Are You Satisfied with the Life You’re Living

Published Date: March 26th, 2009
Category: Weekly Thought

 

“Do you go to this church?” I asked him.

 

“This is my church,” he answered me, as he loaded food-encrusted plates into the church’s industrial dishwasher.

 

I nodded, fully understanding. There is nothing more communal or giving than helping feed the homeless and disadvantaged. One does not need to sit through a sixty-minute service or donate 10% of your salary to feel Christian or spiritual or righteous. Instead, you can roll up your sleeves, cut up carrots, and provide food and understanding to those who need it.

 

I had not volunteered at a soup kitchen for many years. Once I became pregnant and became a working parent, spending time away from my own child to help others did not seem justified. But now that I am not rushing from work to daycare, spending a few hours away from G in order to help others seems warranted.

 

Last night I encountered someone I had not encountered during my previous years volunteering at the Dignity Diner—a child. And a young child. She must have been between three and four years old. As soon as I saw her, my heart seemed to fill my chest to maximum capacity and the tears immediately started welling up into my eyes. I rushed over to her, just wanting to make this experience as non-threatening as possible and knelt down, asking her if she wanted juice. She silently nodded, her big, brown eyes holding silent tears and I filled her glass, gave her a smile, patted her back, and quickly rushed off to get her some food. And so she did not see my own tears.

 

They came anyway, as the nice man I had previously been talking to asked me how I was doing volunteering on my first day. That’s all it took and I started crying as I turned away from our guests so no one would see me.

 

And all I could think is “How dare I have the audacity to cry for this child? This child who is bravely sitting there, patiently waiting for her food. If she can keep it together, then I certainly should be able to.”

 

But I honestly could not. Maybe it is because I am a mother and the thought of my own child going hungry and without a home is so soul-killing to me, I could not contain myself. Or maybe it is because all I could keep thinking is, “But she’s just a CHILD. She’s done nothing wrong.” She didn’t become addicted to drugs or alcohol or loose her job or start a life of crime. She was just born. And because she was born into the wrong family, she is sitting at a soup kitchen on a Wednesday night, waiting for her food, wondering where she will sleep that night.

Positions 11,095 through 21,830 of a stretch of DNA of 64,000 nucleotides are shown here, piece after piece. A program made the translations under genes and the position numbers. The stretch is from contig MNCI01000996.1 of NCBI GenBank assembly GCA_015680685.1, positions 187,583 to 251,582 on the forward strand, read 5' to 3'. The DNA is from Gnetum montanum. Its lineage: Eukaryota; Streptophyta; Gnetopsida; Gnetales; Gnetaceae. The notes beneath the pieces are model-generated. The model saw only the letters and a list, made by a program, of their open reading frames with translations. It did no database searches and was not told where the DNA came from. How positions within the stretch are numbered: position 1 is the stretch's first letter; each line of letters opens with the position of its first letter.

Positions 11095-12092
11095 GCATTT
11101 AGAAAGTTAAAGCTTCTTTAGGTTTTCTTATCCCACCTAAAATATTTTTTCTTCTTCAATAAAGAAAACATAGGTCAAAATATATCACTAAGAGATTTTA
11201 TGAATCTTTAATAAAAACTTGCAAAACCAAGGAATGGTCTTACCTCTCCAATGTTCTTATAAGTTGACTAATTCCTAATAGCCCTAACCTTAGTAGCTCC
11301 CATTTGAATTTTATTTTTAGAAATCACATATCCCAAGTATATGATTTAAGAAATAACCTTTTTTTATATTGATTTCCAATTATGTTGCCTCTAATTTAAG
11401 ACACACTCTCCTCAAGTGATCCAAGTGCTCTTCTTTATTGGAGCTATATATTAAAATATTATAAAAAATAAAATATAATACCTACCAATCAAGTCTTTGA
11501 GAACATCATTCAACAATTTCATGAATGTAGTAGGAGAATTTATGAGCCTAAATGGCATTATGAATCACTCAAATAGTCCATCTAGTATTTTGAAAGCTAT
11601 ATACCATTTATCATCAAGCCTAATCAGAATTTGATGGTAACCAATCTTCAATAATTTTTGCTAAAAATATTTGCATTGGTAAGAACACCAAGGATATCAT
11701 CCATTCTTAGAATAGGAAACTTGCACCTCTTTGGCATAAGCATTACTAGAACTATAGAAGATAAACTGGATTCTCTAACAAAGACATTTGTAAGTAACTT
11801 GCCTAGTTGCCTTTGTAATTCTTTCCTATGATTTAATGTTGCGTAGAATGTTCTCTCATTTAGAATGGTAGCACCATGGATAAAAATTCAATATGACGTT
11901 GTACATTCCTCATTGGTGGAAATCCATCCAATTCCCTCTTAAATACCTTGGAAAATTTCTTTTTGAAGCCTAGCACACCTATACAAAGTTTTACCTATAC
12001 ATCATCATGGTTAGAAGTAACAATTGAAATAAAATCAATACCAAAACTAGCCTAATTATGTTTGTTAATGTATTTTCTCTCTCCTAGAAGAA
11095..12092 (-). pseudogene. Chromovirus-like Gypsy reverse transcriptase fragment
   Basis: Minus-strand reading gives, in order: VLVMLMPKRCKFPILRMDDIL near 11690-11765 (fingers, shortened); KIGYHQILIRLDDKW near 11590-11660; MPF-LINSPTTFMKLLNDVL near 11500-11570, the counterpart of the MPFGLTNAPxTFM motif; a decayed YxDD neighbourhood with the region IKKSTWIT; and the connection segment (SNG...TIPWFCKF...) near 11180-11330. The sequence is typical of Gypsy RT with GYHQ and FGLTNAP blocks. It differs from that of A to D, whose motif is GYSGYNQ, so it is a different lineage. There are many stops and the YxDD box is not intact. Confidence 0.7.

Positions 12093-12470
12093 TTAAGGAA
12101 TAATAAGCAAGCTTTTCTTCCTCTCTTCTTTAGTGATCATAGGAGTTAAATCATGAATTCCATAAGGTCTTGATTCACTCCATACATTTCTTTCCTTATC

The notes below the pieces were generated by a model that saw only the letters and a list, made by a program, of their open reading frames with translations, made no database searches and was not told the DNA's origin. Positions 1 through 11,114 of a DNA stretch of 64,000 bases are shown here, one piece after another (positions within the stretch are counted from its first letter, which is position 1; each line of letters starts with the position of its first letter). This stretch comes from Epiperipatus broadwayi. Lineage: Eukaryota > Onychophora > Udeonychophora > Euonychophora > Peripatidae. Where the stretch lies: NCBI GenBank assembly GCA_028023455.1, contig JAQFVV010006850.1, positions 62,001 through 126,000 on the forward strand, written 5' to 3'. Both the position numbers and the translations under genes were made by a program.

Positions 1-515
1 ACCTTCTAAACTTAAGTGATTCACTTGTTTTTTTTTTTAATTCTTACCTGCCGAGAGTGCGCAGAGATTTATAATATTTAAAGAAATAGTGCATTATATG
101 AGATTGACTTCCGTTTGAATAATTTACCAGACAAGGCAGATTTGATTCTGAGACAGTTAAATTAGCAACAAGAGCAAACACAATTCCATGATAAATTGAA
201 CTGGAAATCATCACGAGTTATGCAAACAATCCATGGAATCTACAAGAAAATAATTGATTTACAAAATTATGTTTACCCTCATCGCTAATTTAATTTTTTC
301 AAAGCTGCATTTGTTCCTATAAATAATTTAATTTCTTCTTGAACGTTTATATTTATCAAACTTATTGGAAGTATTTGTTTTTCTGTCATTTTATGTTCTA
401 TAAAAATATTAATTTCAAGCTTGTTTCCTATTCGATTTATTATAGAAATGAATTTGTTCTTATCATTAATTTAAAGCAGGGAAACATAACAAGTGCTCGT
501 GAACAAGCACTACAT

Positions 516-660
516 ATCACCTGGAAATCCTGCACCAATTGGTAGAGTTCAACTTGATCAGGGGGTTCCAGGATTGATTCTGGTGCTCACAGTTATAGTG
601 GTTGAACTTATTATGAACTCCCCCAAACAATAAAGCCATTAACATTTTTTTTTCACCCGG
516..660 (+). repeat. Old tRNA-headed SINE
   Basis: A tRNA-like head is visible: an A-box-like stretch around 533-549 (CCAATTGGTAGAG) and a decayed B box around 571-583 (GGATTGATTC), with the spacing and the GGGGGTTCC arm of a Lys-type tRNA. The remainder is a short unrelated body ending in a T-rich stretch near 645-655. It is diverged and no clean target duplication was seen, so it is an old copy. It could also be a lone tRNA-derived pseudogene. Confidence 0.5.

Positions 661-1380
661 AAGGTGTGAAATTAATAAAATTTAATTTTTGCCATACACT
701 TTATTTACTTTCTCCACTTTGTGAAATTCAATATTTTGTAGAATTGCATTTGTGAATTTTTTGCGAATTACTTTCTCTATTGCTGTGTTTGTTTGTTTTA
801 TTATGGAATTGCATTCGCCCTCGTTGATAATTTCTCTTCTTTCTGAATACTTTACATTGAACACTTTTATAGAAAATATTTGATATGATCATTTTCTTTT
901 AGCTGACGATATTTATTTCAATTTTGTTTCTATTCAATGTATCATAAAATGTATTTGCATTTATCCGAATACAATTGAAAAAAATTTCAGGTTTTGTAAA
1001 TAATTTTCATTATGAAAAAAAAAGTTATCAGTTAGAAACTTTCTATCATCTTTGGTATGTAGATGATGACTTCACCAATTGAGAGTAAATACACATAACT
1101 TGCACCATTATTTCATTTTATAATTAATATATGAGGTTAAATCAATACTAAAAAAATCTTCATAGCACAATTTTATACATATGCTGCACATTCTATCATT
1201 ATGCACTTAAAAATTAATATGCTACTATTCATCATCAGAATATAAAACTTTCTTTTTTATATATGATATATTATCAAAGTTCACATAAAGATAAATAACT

Needless to say, I spent the rest of the night making sure she had whatever she needed, insuring that her grandmother had extra food to take with them wherever they went. I watched her walk off with her grandmother and it took every bone in my body not to run over to her, scoop her up, and just take her home. I look at children like her and get so frustrated with the adoption process we are going through—I naively think “why can’t I just be her mother?”

 

The adult in me understands the laws and procedures and possible family ties, but the child in me sees a child in need, and I just want to help. But I cannot. And it kills me.

 

As I sat in my car that night and gathered my thoughts and my emotions, I realized that yes, I had helped people that night. But that little girl had helped reaffirm that we are so lucky to have a home and food and a stable environment for our child. And every time I become wrapped up in our economy or my lack of professional or personal success, I will remember her image and realize I am satisfied with the life I am living.

 

 

 

This entry was posted on Thursday, March 26th, 2009 at 1:59 pm and is filed under Weekly Thought. You can follow any responses to this entry through the RSS 2.0 feed. You can leave a response, or trackback from your own site.

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